Arizona was the first state to enact an education savings account program, the newest school choice mechanism. The passage and launch of the Empowerment Scholarship Accounts program in 2011 opened the door to new learning opportunities for students with special needs and circumstances. Learn more about how the program works on this page, including eligibility, funding, regulations and more.
Arizona was the first state to enact an education savings account, the newest type of school choice program. The passage and launch of the Empowerment Scholarship Accounts program in 2011 opened the door to new learning opportunities for students with special needs and circumstances. Learn more about how the program works on this page, including eligibility, funding, regulations and more.
Students in households that earn up to 250 percent of poverty ($64,375 for a family of four in 2019–20) will receive ESAs funded at 100 percent of the base for whichever school type the student previously attended (charter or district). For all other students, ESAs are funded at 90 percent of the same per-student base funding. ESAs were worth about $5,600 for students who do not have special needs in 2016–17. Students with special needs receive additional funding, and those amounts vary depending on the services the student’s disability requires. Because nearly six in 10 ESA students have special needs, the average ESA in 2018–19 was $12,808.
ESA funds are deposited on debit cards for parents quarterly to be used for qualified educational purchases. Theprogram currently has a cap on enrollment growth of about 5,000 additional students per year. Beginning in 2019–20, there will be no total cap on the number of accounts approved.
Students must have previously attended public school for at least 100 days of the prior fiscal year and met one of the following characteristics: (1) received a scholarship from a school tuition organization (STO) under Lexie’s Law, (2) attended a “D” or “F” letter-grade school or school district, (3) been adopted from the state’s foster care system, (4) is already an ESA recipient or (5) live on a Native American reservation. Students eligible to attend kindergarten are also eligible provided they meet one of the above criteria. Additionally, children of active-duty military members stationed in Arizona, children whose parents were killed in the line of duty, children of parents who are legally blind, deaf or hard of hearing, and siblings of current or previous ESA recipients are also eligible. Children of active-duty members of the military or whose parents were killed in the line of duty are not required to attend a public school prior to applying for an ESA. Finally, preschool children with special needs are also eligible and are not required to have attended a public preschool program prior to applying.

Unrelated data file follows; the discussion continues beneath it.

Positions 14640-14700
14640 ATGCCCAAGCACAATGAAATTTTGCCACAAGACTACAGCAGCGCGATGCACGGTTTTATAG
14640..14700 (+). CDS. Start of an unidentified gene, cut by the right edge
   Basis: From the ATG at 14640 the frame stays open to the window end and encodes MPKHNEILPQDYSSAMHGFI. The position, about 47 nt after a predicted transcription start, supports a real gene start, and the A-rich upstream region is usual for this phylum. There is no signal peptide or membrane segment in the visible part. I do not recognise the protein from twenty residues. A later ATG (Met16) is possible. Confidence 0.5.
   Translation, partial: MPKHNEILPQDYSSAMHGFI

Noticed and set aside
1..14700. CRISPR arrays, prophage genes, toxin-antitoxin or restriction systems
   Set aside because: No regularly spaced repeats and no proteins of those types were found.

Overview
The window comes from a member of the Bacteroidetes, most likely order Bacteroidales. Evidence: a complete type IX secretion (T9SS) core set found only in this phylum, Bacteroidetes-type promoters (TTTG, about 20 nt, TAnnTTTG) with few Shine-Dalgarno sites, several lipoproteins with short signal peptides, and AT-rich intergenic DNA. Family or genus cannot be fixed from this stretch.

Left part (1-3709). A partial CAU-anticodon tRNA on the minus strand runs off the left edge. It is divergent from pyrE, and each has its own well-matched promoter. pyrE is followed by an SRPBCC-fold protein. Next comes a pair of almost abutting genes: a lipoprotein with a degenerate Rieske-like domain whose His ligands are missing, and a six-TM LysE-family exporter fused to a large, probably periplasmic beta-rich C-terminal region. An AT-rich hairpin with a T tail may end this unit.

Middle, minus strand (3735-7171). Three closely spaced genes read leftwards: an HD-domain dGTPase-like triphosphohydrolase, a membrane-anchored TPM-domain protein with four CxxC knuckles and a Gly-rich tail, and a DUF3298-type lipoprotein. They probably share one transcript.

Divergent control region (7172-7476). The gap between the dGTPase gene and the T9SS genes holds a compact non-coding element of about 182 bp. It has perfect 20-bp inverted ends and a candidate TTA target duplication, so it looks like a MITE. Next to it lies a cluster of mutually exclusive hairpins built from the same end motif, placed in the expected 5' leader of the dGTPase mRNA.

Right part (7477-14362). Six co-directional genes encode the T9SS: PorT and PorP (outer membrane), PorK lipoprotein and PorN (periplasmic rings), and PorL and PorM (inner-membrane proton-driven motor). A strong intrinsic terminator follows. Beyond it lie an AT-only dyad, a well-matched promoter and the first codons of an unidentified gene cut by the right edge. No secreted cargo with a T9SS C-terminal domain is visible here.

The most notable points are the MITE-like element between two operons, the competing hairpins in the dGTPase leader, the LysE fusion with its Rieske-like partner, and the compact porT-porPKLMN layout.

Arizona’s ESA program is relatively strong on its funding power, as 90 percent of the charter or district school per-student base funding amount is deposited in each participant’s ESA. Arizona’s ESA program also excels in that it avoids unnecessary regulations and empowers families to hold education providers accountable. ESA-using parents must sign an agreement to provide an education that includes reading and grammar, math, social studies and science, and participating private schools or service providers must not discriminate.
Arizona could improve its ESA by expanding it to serve all students. Additionally, the requirement for most students to first be enrolled in a public school for 100 days of the prior school year sets an arbitrary limit that may inhibit a parent’s choice of education for at least one school year.
Finally, the program’s implementation has often left much to be desired. Policymakers could improve the implementation of the program—making it easier for families to use and raising the level of financial accountability—by following Florida’s lead and outsourcing the administration to third-parties that have greater expertise managing large numbers of flexible spending accounts. The relevant government agency would then provide oversight rather than attempt to administer the program directly.
Parent must sign an agreement to:
Ariz. Rev. Stat. §§ 15-2401 through 2404
On March 21, 2014, the Arizona Supreme Court declined to review a Court of Appeals’ ruling upholding the state’s education savings accounts (ESA) program. The Arizona Court of Appeals ruled that ESAs are neutral toward religion. Also, although a prior 2009 decision by the Arizona Supreme Court in Cain v. Horne, 202 P.3d 1178 (Ariz. 2009) (en banc) found vouchers to be unconstitutional in Arizona, the appellate court distinguished ESAs, said they did not violate the state constitution because funding can be used for a variety of educational resources in addition to private school tuition. Niehaus v. Huppenthal, 310 P.3d 983 (Ariz. App. 2013).
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